Without wishing to be bound by any theory, it is believed that layering metals having a difference in stress (e.g., film stress) with respect to each other may, in some cases, cause stresses within the metal, which can cause bending or warping as the metals seek to relieve the stresses. For example, a first layer having a first film stress deposited on a second layer having a second film stress greater than the first film stress may cause bending or warping towards the direction of the second layer. In certain embodiments, the deposition of stressed metals may occur at one or more specific locations, e.g., to cause specific warpings to occur, e.g., at certain places, which may be used to cause the holding member to be deformed into a particular shape or configuration. For example, a “line” of such mismatches can be used to cause an intentional bending or folding along the line of the holding member.
As mentioned, such metals also can be used to form one or more electrodes, although this is not a requirement. However, in various embodiments, one or more electrodes may be positioned in electrical and/or physical communication with the nanoscale wires, e.g., to create a conductive pathway from the substrate to the nanoscale wire. Thus, the electrode can be patterned to be in direct physical contact the nanoscale wire and/or there may be other materials between the electrode and the nanoscale wire that allow electrical communication to occur. Metals may be used for the electrode due to their high conductance, e.g., such that changes within electrical properties obtained from the conductive pathway may be related to changes in properties of the nanoscale wire, rather than changes in properties of the conductive pathway. However, in other embodiments, other types of electrode materials are used, in addition or instead of metals.
A wide variety of metals may be used in various embodiments of the invention, for example in an electrode. As non-limiting examples, the metals may include one or more of aluminum, gold, silver, copper, molybdenum, tantalum, titanium, nickel, tungsten, chromium, palladium, as well as any combinations of these and/or other metals. In some cases, the metal may be chosen to be one that is readily introduced, e.g., using techniques compatible with lithographic techniques. For example, in one set of embodiments, lithographic techniques such as e-beam lithography, photolithography, X-ray lithography, extreme ultraviolet lithography, ion projection lithography, etc. can be used to pattern or deposit one or more metals on a substrate. Additional processing steps can also be used to define or register the electrode in some cases. Thus, for example, the thickness of an electrode may be less than about 5 micrometers, less than about 4 micrometers, less than about 3 micrometers, less than about 2 micrometers, less than about 1 micrometer, less than about 700 nm, less than about 600 nm, less than about 500 nm, less than about 300 nm, less than about 200 nm, less than about 100 nm, less than about 80 nm, less than about 50 nm, less than about 30 nm, less than about 10 nm, less than about 5 nm, less than about 2 nm, etc. The thickness of the electrode may also be at least about 10 nm, at least about 20 nm, at least about 40 nm, at least about 60 nm, at least about 80 nm, or at least about 100 nm. For example, the thickness of an electrode may be between about 40 nm and about 100 nm, between about 50 nm and about 80 nm.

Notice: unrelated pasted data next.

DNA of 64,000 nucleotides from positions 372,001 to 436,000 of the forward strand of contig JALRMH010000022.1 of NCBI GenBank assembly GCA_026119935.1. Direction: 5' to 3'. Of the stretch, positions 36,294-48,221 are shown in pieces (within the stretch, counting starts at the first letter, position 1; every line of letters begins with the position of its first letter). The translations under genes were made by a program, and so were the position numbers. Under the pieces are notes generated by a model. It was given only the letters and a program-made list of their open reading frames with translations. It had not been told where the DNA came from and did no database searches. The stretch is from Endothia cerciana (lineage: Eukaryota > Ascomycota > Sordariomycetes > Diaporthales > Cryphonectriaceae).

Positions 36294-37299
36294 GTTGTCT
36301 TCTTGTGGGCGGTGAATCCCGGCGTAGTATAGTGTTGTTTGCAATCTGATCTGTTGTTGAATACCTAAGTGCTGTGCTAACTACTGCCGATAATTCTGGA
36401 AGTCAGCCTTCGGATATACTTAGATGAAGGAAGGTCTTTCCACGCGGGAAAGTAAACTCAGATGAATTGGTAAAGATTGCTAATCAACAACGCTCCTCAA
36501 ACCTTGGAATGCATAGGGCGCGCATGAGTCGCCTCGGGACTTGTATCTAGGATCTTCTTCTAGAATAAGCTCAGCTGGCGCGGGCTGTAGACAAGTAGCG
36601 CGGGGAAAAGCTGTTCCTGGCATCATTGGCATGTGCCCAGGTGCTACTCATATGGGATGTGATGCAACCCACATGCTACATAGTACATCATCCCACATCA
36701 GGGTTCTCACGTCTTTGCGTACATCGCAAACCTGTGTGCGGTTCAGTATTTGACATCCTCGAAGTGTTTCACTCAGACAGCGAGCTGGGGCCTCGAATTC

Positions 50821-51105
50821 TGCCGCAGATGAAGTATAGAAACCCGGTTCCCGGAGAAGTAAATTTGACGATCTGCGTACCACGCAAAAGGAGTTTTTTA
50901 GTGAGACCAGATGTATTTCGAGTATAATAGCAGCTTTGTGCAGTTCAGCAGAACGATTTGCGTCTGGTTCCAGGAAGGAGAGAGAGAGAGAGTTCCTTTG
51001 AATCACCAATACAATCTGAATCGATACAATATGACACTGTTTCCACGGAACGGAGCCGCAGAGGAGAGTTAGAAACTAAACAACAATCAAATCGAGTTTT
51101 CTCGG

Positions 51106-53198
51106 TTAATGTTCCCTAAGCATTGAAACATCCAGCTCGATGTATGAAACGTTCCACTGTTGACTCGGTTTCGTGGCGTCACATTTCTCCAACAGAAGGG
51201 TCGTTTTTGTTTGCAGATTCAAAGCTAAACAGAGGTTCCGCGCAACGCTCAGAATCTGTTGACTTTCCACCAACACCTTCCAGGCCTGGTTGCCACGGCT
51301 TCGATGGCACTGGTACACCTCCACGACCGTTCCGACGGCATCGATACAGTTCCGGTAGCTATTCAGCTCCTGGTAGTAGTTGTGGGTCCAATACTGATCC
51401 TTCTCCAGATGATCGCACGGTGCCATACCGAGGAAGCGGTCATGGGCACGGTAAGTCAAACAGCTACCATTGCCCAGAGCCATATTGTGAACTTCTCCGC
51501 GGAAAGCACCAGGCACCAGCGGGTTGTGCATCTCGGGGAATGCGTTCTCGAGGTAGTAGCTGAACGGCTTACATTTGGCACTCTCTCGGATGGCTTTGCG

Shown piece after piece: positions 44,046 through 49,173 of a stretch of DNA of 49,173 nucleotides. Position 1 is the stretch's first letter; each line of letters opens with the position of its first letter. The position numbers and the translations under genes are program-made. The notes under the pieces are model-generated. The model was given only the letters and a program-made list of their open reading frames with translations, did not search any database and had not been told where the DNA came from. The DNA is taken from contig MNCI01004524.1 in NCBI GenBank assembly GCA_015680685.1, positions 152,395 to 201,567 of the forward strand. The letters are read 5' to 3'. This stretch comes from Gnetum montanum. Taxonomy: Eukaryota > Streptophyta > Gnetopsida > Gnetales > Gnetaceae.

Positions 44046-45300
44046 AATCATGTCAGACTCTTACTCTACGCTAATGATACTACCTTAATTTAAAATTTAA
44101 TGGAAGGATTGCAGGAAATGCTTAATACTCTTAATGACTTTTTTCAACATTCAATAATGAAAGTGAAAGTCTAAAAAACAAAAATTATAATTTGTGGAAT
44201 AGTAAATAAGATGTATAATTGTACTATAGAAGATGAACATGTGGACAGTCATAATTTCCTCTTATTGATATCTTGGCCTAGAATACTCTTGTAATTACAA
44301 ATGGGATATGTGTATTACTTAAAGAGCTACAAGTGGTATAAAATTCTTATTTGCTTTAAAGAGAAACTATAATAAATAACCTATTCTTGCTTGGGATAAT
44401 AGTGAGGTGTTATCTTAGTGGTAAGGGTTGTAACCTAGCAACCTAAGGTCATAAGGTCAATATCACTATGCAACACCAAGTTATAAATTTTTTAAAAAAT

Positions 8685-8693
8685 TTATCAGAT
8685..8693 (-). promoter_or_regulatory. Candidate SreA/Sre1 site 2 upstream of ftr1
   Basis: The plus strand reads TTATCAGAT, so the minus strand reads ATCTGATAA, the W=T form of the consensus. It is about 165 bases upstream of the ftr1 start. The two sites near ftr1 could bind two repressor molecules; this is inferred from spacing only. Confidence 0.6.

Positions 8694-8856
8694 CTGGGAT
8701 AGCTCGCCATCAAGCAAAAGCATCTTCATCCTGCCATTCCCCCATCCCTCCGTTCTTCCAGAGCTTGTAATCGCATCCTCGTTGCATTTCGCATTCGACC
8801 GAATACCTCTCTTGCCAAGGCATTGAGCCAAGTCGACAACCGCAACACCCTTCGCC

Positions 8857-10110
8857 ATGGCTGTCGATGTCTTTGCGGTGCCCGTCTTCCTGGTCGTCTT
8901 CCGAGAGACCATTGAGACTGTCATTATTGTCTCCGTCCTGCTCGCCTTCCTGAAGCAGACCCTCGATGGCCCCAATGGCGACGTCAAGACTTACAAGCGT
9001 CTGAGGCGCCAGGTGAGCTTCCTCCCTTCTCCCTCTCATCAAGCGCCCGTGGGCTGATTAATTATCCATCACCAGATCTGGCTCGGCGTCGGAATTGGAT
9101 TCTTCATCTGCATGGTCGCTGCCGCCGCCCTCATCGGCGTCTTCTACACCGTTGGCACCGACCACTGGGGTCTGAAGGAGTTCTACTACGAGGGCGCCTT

In some embodiments, more than one metal may be used within an electrode (e.g., as previously discussed). The metals can be deposited in different regions or alloyed together, or in some cases, the metals may be layered on top of each other, e.g., layered on top of each other using various lithographic techniques. For example, a second metal may be deposited on a first metal, and in some cases, a third metal may be deposited on the second metal, etc. Additional layers of metal (e.g., fourth, fifth, sixth, etc.) can also be used in some embodiments. The metals may all be different, or in some cases, some of the metals (e.g., the first and third metals) may be the same. Each layer may independently be of any suitable thickness or dimension, e.g., of the dimensions described above, and the thicknesses of the various layers may independently be the same or different.
In some embodiments, two or more electrodes are used, e.g., in electrical communication with a nanoscale wire (although not necessarily in direct electrical communication with each other). For example, two electrodes and a nanoscale wire may define a transistor such as a field effect transistor, e.g., where the nanoscale wire defines the gate and the electrodes define the source and the drain. As mentioned, the environment in and/or around the nanoscale wire can affect the ability of the nanoscale wire to function as a gate. For instance, if the nanoscale wire is a nanotube having an interior which is positioned to be in fluid and/or electrical communication with a cell or other sample, then the gating functions of the nanoscale wire may be a function, at least in part, of the cell or other sample, such that the field effect transistor can be used as a probe.
The holding member is positioned on a substrate in certain embodiments. The substrate may be chosen to be one that can be used for lithographic techniques such as e-beam lithography or photolithography, or other lithographic techniques including those discussed herein. For example, the substrate can comprise or consist essentially of a semiconductor material such as silicon, although other substrate materials (e.g., a metal) can also be used. Typically, the substrate is one that is substantially planar, e.g., so that polymers, metals, and the like can be patterned on the substrate. In addition, the substrate typically contains other electronic components, for example, in electrical communication with one or more electrodes, or otherwise forming part of an electrical circuit. Examples include, but are not limited to, transistors such as field effect transistors, resistors, capacitors, inductors, diodes, integrated circuits, etc. In some cases, some of these may also comprise nanoscale wires.